Skip to main content
Biology LibreTexts

12: Oral Biofilms

Objectives

  • Analyze biofilms of the mouth.
  • Compare bacteria in plaque and on a toothbrush.
  • Identify some of the common bacteria in this biofilm community.

Most of the time in the microbiology lab, we study free-floating bacteria in broths or bacteria in colony forms, and generally in pure culture. However, in the real world bacteria are usually interacting with other species in pretty sophisticated ecosystems. This assemblage of various organisms attached to a surface is called a biofilm , and the organisms that comprise it can include bacteria, plants, fungi, protozoa, and even multicellular animals, depending on where the biofilm is.

These biofilm communities attach to teeth, to the inside of a toilet, on a sponge, in a catheter, inside of a blood vessel, in the middle ear, on contact lenses, metal pipes, and so on. Interacting microorganisms act differently than if the microbes were living independent to each other. Different chemical by-products are produced and the surfaces that they grow on can be damaged by these physical and chemical interactions among the various species. In addition, interacting species can produce infections that are difficult to eliminate, possibly because the physical architecture of the biofilm protects the individual organisms from antibiotics (like schooling fish are protected by moving closely around together) or because there is no ONE microbe causing the infection. In the body, the biofilm community can produce inflammation and discomfort.

 

Figure 12.1.: Biofilm formation Sequence. 2014 Vogeleer, Tremblay, Mafu, Jacques and Harel. This is an open-access article distributed under the terms of the Creative Commons Attribution License (CC BY)

In this lab exercise, we are interested in oral biofilms---on teeth and on toothbrushes. Plaque is a protective layer that the bacteria live within, and, in fact, produce: It consists of bacteria, and the slime layers that they have around their cells and food particles. Within the plaque they are protected, and they are also free to metabolize and produce erosive by-products which then cause tooth decay, destroying the dentin of the teeth. If the plaque is not eliminated, becoming harder and denser, it causes the gum to recede and the tooth can lose attachment to the jawbone. This is periodontal disease.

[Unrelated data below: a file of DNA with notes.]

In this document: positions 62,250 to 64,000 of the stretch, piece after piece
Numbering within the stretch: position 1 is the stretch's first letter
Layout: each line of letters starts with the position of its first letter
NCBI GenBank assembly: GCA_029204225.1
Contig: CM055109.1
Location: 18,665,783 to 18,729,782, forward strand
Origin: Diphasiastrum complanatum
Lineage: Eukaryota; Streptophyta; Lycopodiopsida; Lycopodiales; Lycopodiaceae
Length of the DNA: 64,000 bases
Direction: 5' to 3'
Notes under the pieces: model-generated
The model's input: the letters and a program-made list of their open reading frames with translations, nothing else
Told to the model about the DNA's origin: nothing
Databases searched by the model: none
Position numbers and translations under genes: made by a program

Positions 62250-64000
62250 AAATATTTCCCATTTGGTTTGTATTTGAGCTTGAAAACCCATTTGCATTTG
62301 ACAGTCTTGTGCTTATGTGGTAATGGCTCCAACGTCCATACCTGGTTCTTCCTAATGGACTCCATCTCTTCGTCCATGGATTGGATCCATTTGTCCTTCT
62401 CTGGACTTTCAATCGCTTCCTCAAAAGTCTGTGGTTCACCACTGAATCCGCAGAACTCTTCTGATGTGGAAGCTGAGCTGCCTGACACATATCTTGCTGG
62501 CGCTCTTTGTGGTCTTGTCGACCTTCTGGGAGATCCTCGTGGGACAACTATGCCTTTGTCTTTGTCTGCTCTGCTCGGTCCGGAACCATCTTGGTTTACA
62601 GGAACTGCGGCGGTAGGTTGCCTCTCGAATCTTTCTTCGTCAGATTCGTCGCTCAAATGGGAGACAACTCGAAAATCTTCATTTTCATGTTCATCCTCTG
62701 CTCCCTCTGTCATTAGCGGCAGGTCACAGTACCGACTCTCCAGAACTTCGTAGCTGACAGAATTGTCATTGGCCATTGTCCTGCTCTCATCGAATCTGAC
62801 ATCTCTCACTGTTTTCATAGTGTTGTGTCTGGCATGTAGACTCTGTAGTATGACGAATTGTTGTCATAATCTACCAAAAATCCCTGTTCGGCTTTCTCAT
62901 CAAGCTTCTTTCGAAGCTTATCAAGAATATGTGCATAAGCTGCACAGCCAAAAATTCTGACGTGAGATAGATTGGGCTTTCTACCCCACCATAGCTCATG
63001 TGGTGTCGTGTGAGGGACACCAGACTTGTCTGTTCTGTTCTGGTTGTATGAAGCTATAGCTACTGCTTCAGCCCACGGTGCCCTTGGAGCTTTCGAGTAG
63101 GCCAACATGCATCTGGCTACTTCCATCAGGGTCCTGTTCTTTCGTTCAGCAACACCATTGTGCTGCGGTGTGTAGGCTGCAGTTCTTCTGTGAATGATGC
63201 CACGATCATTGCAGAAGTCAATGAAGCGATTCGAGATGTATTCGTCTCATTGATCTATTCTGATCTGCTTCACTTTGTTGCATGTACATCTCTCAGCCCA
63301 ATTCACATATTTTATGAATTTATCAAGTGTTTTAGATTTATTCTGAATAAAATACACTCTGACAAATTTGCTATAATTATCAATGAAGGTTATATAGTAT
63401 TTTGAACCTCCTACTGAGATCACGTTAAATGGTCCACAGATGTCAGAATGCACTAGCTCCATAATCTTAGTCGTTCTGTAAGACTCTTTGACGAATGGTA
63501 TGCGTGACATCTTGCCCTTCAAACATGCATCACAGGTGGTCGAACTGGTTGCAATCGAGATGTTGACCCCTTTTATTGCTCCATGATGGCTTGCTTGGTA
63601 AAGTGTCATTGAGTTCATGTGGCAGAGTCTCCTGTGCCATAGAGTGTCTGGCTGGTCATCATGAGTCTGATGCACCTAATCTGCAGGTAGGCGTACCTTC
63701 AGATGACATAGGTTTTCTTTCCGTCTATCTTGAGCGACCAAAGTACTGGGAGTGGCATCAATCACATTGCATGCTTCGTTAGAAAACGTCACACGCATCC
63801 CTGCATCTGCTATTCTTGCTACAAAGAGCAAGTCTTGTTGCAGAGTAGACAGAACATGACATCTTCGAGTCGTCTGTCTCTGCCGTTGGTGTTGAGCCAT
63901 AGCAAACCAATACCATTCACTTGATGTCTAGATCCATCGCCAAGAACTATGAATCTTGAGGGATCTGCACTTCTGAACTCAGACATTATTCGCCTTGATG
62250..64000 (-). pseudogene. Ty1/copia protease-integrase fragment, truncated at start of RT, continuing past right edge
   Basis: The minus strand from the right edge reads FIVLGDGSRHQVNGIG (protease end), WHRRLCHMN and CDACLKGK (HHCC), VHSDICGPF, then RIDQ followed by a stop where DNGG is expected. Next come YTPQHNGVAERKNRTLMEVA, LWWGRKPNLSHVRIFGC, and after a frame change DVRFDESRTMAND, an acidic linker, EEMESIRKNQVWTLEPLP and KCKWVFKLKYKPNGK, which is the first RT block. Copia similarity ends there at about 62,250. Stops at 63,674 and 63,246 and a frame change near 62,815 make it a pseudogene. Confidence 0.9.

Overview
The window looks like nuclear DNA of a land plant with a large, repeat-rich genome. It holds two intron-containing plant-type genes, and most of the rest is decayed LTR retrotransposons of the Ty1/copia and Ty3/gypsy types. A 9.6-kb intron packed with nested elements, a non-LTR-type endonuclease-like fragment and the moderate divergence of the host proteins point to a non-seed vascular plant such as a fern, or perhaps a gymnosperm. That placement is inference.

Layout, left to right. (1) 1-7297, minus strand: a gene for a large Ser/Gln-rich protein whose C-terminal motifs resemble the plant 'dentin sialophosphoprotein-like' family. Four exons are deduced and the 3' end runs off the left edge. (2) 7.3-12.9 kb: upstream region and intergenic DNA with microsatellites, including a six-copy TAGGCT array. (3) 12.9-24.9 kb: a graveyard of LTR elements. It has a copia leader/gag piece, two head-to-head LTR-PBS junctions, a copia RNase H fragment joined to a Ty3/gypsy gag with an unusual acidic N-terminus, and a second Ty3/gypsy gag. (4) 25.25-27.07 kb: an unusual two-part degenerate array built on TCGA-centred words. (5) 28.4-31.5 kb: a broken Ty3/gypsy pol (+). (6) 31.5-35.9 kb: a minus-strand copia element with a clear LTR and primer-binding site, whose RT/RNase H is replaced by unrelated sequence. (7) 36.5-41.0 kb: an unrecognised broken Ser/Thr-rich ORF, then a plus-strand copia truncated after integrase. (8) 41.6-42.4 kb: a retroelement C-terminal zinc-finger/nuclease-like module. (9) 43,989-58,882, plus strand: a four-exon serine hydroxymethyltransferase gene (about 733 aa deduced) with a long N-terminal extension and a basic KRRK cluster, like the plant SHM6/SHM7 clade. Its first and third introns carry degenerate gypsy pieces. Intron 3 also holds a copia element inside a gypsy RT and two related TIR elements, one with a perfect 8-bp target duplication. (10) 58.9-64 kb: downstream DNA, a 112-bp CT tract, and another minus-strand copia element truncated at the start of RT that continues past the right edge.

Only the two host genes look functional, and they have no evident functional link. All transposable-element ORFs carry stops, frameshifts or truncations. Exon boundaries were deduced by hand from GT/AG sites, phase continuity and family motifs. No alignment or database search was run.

Note

You will need to bring a sample of plaque, as well as a used toothbrush. The plaque should be scraped off into a plastic boat (take one home from lab) first thing in the morning, BEFORE brushing your teeth. The toothbrush has to have been used for a couple of months, but don't treat it any differently than normal.

In the procedure below, you may notice the specimens are not as diluted for the toothbrush as those for plaque, mainly because some oral microorganism will not live as long on the brush. Also note that for some of the media, the sample being spread on the plate is not very dilute. That is because we are using some very selective media that will inhibit most of the bacteria.

  • Mitis-salivarious agar for isolation of oral Streptococcus species
  • Mannitol salt agar for isolation of halophiles like Staphylococcus and some of the Strep sepcies
  • MacConkey’s agar for the gram – bacilli like E. coli

For more information on Biofilms refer to the following website:

MATERIALS NEEDED: per table

  • a regular toothbrush, used for at least 2 months
  • plaque scraped from teeth first thing in morning, before brushing teeth
  • sonicator
  • plastic toothpicks
  • sterile mortar and pestle
  • 2 glass hockey sticks (for use in spread plates)
  • ethanol containers for flaming glass sticks
  • bottle of phosphate buffer solution (~125 ml)
  • 9 sterile tubes
  • 2 - 10 ml pipettes
  • 10 - 1 ml pipettes
  • 2 sizes of pi-pumps
  • 10 blood agar (or BHI may be used)
  • 2 mannitol salt agar
  • 2 MacConkey's agar (in Photo Atlas)
  • 2 Mitis-salivarius agar plate
  • triple-beam balance

THE PROCEDURES

  • Dispense 9ml of phosphate buffer solution into 9 sterile tubes.
  • 5 will be used for the plaque dilutions, 4 for the toothbrush dilutions.

PLAQUE

  1. Using a toothpick, remove as much plaque as possible from between your molars. The sample will be placed into a weigh boat (be sure to get it off of the toothpick).
  2. Make a 1/10 dilution of the plaque in phosphate buffer solution by adding 10ml of the diluent to the weight boat and mixing it well.